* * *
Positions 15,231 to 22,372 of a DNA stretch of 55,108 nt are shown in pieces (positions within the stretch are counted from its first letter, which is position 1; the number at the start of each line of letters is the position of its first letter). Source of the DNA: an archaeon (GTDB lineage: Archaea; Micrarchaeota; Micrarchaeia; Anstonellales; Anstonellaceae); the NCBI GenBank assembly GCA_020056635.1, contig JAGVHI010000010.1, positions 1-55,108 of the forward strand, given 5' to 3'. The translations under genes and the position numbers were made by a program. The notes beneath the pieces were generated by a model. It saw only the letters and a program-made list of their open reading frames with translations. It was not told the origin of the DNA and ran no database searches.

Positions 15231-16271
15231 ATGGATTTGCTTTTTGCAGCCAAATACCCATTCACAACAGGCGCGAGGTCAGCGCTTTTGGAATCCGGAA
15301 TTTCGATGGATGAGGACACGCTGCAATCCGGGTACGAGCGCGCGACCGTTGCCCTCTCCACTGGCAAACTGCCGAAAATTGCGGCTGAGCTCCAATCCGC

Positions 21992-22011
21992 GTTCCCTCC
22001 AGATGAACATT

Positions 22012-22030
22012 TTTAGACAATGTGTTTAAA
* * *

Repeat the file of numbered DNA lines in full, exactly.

Positions 15,231 to 22,372 of a DNA stretch of 55,108 nt are shown in pieces (positions within the stretch are counted from its first letter, which is position 1; the number at the start of each line of letters is the position of its first letter). Source of the DNA: an archaeon (GTDB lineage: Archaea; Micrarchaeota; Micrarchaeia; Anstonellales; Anstonellaceae); the NCBI GenBank assembly GCA_020056635.1, contig JAGVHI010000010.1, positions 1-55,108 of the forward strand, given 5' to 3'. The translations under genes and the position numbers were made by a program. The notes beneath the pieces were generated by a model. It saw only the letters and a program-made list of their open reading frames with translations. It was not told the origin of the DNA and ran no database searches.

Positions 15231-16271
15231 ATGGATTTGCTTTTTGCAGCCAAATACCCATTCACAACAGGCGCGAGGTCAGCGCTTTTGGAATCCGGAA
15301 TTTCGATGGATGAGGACACGCTGCAATCCGGGTACGAGCGCGCGACCGTTGCCCTCTCCACTGGCAAACTGCCGAAAATTGCGGCTGAGCTCCAATCCGC

Positions 21992-22011
21992 GTTCCCTCC
22001 AGATGAACATT

Positions 22012-22030
22012 TTTAGACAATGTGTTTAAA